Guest Contributor

How To Make a Great Impression During Your Next Interview

By | Dawn Castell

It’s not exactly an easy job market out there these days. Many businesses are making budget cuts and eliminating positions during this economic downturn. If you’re looking for a new job, though, don’t let this get you down. Sure, getting a new job might be more difficult, but it is not impossible. Rather than feel defeated, you can use this as an opportunity to make sure you make a great impression during your next interview. You want to be prepared to ensure that you put your best foot forward and stand out from your competition. There are many ways to make a great impression during the hiring process, but here are a few reliable methods for making sure you stand out, in the best possible way, to potential employers.

Be Prepared

Although it’s a well-known boy scout motto, it works in this situation as well: always be prepared. You should never come to an interview without having conducted extensive research on the company with which you’re interviewing. Learn about their vision and mission. Look up their core values and find out if they donate to any non-profit organizations. You will definitely want to take a look at the last couple of years’ worth of their financial reports, and be prepared to talk about their financial status. Even if you’re not interested in a marketing position, you’ll want to have at least some rudimentary knowledge of their marking plan. Know who their target audience is and how they’re trying to reach them. You should spend as much time as possible getting to know about the company. You’ll show them that you made the effort and you will be better situated to answer the questions.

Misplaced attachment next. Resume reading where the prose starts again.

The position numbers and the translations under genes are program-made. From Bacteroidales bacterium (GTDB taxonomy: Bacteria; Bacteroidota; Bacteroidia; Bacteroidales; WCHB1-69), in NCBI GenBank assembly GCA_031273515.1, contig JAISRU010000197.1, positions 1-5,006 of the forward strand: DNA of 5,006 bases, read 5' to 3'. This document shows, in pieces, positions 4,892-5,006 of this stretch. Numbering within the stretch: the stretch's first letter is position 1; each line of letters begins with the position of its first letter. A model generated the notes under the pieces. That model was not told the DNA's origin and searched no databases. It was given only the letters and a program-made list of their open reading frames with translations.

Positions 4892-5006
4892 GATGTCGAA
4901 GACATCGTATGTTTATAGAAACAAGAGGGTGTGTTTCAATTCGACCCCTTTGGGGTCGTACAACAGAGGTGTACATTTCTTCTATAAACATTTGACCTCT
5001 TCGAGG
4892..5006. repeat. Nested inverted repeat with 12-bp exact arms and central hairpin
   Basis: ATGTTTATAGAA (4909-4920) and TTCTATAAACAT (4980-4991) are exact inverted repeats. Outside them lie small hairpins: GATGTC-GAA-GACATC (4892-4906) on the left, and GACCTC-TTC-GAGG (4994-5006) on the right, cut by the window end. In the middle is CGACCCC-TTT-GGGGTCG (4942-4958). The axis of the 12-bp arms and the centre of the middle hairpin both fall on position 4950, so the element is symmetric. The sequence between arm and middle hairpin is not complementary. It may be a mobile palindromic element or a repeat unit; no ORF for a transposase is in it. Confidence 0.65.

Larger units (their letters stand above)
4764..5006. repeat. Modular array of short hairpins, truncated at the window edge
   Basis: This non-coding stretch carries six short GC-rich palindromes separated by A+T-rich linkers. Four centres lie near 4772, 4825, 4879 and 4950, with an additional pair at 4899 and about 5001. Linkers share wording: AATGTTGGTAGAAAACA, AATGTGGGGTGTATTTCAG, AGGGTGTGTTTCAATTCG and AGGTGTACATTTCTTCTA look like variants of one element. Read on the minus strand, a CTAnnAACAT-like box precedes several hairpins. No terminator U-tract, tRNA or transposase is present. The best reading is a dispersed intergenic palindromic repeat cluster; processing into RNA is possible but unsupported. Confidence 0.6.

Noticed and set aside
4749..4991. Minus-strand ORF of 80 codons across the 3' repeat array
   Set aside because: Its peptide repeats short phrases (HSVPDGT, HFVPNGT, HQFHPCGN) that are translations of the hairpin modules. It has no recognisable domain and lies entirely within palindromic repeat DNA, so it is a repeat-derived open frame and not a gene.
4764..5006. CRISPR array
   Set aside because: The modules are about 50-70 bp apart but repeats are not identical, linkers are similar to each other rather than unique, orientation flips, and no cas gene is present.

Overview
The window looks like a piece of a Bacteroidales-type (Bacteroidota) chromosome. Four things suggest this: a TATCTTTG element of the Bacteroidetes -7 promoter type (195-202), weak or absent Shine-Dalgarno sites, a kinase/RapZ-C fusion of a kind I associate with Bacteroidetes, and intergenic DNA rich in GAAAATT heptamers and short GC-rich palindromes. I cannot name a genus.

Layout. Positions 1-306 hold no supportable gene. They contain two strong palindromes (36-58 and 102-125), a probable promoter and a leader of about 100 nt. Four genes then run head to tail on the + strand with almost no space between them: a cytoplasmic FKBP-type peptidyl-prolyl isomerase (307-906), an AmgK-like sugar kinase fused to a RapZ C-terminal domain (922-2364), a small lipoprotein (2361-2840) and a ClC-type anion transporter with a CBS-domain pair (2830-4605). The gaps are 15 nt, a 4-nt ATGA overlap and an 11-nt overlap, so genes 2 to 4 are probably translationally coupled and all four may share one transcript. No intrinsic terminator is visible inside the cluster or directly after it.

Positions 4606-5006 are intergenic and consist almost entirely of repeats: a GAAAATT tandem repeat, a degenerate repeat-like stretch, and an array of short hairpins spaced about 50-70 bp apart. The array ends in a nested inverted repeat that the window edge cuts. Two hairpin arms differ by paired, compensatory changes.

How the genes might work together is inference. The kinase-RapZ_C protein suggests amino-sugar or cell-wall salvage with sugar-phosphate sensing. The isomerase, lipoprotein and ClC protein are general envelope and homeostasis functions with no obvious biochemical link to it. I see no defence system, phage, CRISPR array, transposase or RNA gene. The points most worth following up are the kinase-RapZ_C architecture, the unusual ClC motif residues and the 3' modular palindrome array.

Provide Results-Oriented Examples

Telling compelling stories and being personable is great, but you want to demonstrate that you can actually produce results. By all means, you should tell the panelists that you’re currently pursuing an mba at USC, but make sure you also tell them about any articles you’ve had published or new programs you’ve created through internships. Or maybe you’ve managed social media platforms for prior employers and that resulted in 30% increased engagement. Bring that data with you to your interview and be prepared to discuss your tactics. Employers want to hire people who can get work done, so bring some examples of results-based accomplishments with you.

Brand Yourself

Before going into the interview, you want to identify a couple of core traits that define you as an employee – things that speak to who you are as a professional. These should be things that sum up your best qualities, they should be the best of what you have to offer. If you’re feeling stuck, ask a friend for feedback. Once you’ve determined your top qualities, try to bring them up as often as possible when you answer questions. If you think you are an excellent problem-solver, try to reference that in a few different responses. Being able to solve problems can help in so many different situations. If you brand yourself with something positive and consistent there’s a good chance you’ll be remembered at the end of the day. Most interview panels are a whole day event and panelists can talk to up to 12 people in a single day. It can be hard to remember specifics at the end of a long day when big decisions are being made. You want to do everything you can to make sure that you’re easily remembered. Make yourself stand out as someone who will be remembered for something positive.

Ask Exceptional Questions

It might sound cliché, but it’s true. You’re interviewing your potential employer just as much as they’re interviewing you. In order to be successful, you have to be a good fit with the organization. When the time comes for the panel to ask if you have any questions for them, take full advantage of it. It’s very common to be asked about your greatest accomplishments and significant weaknesses. Why don’t you ask about the company’s greatest accomplishments and notable weaknesses? If you like to collaborate with others, you might want to ask how different departments work with one another. Or perhaps you’re interested in how a future employer will measure your success. If that’s the case you might want to ask about their performance metrics. Let them know that you’re invested in performing well and so you want to know how you will be evaluated.      

There are many ways to stand out in an interview, and you want to choose things that feel right to you. However, you definitely want to take the time to prepare and make sure that you make the best positive impression.

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